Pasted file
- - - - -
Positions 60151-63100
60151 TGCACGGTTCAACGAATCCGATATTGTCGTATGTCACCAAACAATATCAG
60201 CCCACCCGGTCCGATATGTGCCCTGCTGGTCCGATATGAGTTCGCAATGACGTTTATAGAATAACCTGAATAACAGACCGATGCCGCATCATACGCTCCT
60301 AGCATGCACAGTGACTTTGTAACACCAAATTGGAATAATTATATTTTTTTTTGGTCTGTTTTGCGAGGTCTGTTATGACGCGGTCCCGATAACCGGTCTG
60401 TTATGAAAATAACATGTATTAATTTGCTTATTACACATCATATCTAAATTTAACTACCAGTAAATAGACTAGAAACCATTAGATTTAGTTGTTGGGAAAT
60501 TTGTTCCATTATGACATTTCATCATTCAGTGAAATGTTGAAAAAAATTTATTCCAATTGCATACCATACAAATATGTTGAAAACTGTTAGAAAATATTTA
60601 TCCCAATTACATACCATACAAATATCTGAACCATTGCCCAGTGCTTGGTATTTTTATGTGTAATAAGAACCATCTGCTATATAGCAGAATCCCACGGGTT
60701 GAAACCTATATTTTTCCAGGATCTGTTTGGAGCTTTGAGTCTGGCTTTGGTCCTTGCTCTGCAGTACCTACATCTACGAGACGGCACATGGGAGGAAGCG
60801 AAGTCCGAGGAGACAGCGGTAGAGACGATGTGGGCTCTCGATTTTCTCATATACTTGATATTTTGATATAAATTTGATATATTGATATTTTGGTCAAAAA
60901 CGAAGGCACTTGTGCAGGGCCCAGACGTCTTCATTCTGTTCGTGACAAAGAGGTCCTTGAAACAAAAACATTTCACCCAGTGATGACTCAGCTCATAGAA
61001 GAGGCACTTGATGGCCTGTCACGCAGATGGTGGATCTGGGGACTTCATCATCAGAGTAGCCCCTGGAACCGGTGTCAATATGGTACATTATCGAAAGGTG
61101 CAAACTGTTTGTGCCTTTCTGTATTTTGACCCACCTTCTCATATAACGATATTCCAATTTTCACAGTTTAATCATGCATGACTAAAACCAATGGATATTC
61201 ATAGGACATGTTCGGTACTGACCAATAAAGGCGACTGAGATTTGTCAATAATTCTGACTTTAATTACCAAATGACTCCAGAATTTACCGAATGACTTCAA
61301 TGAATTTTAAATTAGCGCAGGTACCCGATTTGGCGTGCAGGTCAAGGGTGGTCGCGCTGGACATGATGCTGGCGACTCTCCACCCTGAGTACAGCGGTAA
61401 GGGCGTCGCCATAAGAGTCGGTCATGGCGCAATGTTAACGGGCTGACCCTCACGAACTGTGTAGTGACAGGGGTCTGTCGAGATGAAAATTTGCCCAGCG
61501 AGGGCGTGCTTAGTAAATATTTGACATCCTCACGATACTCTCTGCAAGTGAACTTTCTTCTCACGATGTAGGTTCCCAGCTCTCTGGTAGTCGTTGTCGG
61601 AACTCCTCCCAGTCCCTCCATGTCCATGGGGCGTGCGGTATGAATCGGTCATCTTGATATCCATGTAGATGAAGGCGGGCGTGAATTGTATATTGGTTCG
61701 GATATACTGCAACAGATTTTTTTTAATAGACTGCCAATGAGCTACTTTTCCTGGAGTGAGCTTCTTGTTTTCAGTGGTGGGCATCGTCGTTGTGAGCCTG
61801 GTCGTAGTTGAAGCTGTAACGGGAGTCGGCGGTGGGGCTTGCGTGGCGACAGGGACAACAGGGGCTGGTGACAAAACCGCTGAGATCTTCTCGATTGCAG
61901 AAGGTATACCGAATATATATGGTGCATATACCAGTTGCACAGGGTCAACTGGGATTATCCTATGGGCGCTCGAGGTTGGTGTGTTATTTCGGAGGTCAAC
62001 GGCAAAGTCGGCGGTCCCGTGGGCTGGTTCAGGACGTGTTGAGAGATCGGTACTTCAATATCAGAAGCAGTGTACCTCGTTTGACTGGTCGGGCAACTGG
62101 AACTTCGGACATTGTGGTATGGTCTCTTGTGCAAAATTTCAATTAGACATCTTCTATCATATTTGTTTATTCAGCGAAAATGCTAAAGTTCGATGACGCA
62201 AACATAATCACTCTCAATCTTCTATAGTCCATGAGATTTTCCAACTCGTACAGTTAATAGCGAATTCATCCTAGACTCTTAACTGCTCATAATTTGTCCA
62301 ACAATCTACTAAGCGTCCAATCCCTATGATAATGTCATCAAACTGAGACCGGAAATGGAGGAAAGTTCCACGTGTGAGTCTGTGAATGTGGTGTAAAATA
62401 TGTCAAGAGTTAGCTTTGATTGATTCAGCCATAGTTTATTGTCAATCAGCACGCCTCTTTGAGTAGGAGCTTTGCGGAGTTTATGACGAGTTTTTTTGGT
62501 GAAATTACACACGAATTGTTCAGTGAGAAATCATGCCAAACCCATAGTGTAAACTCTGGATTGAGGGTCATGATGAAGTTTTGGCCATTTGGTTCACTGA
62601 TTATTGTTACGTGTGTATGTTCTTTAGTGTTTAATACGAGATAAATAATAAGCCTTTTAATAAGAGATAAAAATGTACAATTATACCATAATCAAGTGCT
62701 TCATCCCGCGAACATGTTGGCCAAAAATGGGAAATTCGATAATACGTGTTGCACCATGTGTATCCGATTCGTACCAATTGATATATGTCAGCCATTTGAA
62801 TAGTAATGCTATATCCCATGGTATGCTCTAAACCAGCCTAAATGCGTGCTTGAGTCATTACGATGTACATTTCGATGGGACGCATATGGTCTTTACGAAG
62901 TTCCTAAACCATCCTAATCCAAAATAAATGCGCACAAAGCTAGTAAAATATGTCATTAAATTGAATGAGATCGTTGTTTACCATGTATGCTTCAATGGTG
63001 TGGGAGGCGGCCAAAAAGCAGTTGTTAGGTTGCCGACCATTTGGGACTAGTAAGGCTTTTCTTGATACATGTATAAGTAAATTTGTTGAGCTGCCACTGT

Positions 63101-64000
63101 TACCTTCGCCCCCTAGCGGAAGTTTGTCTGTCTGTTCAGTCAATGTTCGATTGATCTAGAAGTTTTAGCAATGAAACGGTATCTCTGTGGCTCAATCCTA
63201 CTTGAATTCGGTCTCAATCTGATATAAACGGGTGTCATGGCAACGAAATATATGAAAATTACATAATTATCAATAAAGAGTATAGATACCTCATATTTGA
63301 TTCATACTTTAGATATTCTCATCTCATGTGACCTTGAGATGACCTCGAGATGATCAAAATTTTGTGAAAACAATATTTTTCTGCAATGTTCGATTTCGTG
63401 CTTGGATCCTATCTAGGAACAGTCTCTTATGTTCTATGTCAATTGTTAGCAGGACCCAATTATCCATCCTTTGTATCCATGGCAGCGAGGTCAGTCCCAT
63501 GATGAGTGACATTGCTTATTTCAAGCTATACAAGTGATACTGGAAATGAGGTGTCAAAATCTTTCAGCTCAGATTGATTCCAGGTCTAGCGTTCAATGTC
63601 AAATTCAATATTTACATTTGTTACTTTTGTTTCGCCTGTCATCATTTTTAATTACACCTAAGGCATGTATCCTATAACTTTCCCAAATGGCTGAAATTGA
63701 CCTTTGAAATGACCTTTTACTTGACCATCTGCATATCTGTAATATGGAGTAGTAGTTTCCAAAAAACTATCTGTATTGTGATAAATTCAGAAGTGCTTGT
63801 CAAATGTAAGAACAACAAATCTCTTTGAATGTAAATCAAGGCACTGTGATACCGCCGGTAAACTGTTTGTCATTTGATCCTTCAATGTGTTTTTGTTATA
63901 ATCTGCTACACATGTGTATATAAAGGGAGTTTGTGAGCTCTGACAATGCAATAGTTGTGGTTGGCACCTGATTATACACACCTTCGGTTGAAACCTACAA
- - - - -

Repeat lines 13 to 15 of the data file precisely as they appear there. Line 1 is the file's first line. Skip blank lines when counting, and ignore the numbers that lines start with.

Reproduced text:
61201 ATAGGACATGTTCGGTACTGACCAATAAAGGCGACTGAGATTTGTCAATAATTCTGACTTTAATTACCAAATGACTCCAGAATTTACCGAATGACTTCAA
61301 TGAATTTTAAATTAGCGCAGGTACCCGATTTGGCGTGCAGGTCAAGGGTGGTCGCGCTGGACATGATGCTGGCGACTCTCCACCCTGAGTACAGCGGTAA
61401 GGGCGTCGCCATAAGAGTCGGTCATGGCGCAATGTTAACGGGCTGACCCTCACGAACTGTGTAGTGACAGGGGTCTGTCGAGATGAAAATTTGCCCAGCG